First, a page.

:: Peoples Time Online ::
The Security and Exchange Commission (SEC) of Bangladesh has taken a highly laudable step in creating awareness about investments in the stock market of Bangladesh. It involved all major brokerage houses to offer seminars and workshops at various places across the country and has developed some literature with that goal in mind.
This is especially a very timely endeavour. However, having attended one of these sessions, and we came away quite disappointed. Let us explain.
First, let us look at the objective. We are afraid that the objectives are not clearly defined, and there are conflicting messages. This, to some extent, is resulting in inappropriate delivery at the seminars. If the idea is just to let people know that we have stock exchanges where we can buy and sell shares of companies, this may be sufficient.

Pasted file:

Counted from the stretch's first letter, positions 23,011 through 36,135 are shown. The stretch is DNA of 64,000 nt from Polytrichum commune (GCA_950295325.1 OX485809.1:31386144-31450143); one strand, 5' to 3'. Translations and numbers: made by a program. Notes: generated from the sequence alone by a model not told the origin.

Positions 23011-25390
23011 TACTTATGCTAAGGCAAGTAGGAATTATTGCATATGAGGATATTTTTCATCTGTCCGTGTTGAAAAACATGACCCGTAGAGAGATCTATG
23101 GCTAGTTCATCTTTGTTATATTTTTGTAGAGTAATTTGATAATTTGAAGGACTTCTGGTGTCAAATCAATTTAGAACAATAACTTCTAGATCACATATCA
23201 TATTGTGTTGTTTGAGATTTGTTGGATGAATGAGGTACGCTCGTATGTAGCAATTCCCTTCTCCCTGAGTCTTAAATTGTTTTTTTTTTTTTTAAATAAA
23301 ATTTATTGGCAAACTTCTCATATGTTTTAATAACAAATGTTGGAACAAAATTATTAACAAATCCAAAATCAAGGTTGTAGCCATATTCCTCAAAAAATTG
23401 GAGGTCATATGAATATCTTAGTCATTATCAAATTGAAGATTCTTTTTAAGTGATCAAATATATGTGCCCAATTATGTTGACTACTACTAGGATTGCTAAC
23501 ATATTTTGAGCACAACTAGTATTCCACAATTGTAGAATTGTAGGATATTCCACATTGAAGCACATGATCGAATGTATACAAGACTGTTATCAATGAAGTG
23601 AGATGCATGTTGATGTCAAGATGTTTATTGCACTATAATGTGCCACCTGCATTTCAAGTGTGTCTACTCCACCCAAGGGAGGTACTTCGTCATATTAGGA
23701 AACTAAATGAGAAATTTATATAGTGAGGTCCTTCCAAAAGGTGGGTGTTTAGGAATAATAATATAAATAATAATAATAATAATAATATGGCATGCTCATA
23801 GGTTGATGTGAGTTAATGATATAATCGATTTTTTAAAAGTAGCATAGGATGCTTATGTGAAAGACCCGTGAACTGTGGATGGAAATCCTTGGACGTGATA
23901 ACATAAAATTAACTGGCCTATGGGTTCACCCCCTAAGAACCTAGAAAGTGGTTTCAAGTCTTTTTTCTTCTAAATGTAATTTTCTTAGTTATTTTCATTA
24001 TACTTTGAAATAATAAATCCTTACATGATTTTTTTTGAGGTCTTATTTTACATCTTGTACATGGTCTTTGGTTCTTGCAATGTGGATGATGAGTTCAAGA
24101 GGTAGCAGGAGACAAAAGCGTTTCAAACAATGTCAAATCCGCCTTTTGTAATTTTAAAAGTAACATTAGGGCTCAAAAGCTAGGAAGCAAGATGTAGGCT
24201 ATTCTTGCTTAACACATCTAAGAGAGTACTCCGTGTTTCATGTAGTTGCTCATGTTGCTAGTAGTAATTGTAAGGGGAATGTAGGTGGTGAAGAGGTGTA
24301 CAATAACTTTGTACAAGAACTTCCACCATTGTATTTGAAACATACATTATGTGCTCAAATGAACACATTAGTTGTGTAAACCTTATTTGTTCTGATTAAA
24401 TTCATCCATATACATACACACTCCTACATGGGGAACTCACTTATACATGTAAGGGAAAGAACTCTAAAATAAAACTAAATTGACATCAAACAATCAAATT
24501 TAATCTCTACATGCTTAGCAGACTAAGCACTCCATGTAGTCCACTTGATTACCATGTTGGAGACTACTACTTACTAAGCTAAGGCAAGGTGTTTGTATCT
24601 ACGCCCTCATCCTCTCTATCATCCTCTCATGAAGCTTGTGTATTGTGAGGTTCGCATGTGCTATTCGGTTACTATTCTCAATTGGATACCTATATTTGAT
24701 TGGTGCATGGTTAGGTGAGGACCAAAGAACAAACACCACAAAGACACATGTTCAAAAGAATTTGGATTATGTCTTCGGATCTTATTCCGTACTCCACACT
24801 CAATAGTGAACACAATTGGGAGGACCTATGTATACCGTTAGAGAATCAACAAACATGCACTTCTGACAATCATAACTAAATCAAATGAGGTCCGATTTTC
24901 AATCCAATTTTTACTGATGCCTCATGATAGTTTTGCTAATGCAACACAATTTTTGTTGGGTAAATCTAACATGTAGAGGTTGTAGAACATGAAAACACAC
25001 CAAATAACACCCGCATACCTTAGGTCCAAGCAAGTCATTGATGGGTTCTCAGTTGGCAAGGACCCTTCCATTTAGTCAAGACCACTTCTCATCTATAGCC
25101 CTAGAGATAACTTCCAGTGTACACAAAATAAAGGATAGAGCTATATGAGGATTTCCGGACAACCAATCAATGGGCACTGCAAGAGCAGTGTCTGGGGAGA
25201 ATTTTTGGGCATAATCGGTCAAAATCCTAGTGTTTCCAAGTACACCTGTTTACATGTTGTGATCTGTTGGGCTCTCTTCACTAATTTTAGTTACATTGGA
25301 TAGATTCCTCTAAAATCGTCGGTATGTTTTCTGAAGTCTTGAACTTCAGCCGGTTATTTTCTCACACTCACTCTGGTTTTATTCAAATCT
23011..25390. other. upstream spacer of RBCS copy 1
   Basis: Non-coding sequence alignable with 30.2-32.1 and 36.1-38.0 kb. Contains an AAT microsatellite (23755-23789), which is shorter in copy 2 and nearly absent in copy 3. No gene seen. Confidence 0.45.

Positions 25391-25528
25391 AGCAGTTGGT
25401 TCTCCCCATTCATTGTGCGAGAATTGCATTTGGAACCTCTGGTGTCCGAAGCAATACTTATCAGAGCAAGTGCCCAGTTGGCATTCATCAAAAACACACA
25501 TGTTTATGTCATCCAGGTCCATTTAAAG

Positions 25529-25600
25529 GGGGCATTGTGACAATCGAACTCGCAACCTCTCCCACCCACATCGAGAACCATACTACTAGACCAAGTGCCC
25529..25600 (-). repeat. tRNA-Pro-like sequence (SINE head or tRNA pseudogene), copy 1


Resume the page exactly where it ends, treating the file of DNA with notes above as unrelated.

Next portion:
However, the goal certainly is to make the participants more aware of the risks, the theory behind the operation of the stock market, and the significant and necessary terminology.
Please choose one or all of the following objectives you think we should pursue here
1. Build a core and stable group of investors who will participate in the stock market.
2. Increase the volume of transactions and trades in the stock exchanges.
3. Show the potential participants (please note that we said participants, not traders) there are reliable ways of making money in the stock exchanges.
We prefer that no 1 and 3 above are the articulated goals of this awareness creation drive. However, it seems to us that all regulators and participants are inordinately focused on number 2 goal above completely ignoring the other two, more meaningful ones.